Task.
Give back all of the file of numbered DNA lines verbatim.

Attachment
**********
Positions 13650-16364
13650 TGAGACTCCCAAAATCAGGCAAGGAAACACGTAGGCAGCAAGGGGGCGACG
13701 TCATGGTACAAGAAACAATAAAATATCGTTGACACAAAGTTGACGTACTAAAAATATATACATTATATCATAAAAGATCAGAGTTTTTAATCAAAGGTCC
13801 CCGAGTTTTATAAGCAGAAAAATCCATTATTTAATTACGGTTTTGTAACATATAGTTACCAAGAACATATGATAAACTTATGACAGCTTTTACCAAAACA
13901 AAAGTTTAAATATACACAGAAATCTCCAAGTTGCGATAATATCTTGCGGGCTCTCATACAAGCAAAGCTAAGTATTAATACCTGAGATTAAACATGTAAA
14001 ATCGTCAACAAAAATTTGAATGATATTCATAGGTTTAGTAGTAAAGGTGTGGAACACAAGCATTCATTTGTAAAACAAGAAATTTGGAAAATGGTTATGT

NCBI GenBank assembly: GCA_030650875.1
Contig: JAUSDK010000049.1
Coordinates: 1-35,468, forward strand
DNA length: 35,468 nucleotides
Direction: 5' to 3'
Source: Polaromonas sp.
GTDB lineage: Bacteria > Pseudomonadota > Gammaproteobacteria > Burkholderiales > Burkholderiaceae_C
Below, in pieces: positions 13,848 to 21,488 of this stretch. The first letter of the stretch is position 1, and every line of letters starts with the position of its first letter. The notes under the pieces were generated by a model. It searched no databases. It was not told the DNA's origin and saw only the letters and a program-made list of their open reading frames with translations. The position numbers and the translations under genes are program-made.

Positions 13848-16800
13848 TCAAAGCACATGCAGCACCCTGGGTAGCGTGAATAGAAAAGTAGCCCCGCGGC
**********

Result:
Positions 13650-16364
13650 TGAGACTCCCAAAATCAGGCAAGGAAACACGTAGGCAGCAAGGGGGCGACG
13701 TCATGGTACAAGAAACAATAAAATATCGTTGACACAAAGTTGACGTACTAAAAATATATACATTATATCATAAAAGATCAGAGTTTTTAATCAAAGGTCC
13801 CCGAGTTTTATAAGCAGAAAAATCCATTATTTAATTACGGTTTTGTAACATATAGTTACCAAGAACATATGATAAACTTATGACAGCTTTTACCAAAACA
13901 AAAGTTTAAATATACACAGAAATCTCCAAGTTGCGATAATATCTTGCGGGCTCTCATACAAGCAAAGCTAAGTATTAATACCTGAGATTAAACATGTAAA
14001 ATCGTCAACAAAAATTTGAATGATATTCATAGGTTTAGTAGTAAAGGTGTGGAACACAAGCATTCATTTGTAAAACAAGAAATTTGGAAAATGGTTATGT

NCBI GenBank assembly: GCA_030650875.1
Contig: JAUSDK010000049.1
Coordinates: 1-35,468, forward strand
DNA length: 35,468 nucleotides
Direction: 5' to 3'
Source: Polaromonas sp.
GTDB lineage: Bacteria > Pseudomonadota > Gammaproteobacteria > Burkholderiales > Burkholderiaceae_C
Below, in pieces: positions 13,848 to 21,488 of this stretch. The first letter of the stretch is position 1, and every line of letters starts with the position of its first letter. The notes under the pieces were generated by a model. It searched no databases. It was not told the DNA's origin and saw only the letters and a program-made list of their open reading frames with translations. The position numbers and the translations under genes are program-made.

Positions 13848-16800
13848 TCAAAGCACATGCAGCACCCTGGGTAGCGTGAATAGAAAAGTAGCCCCGCGGC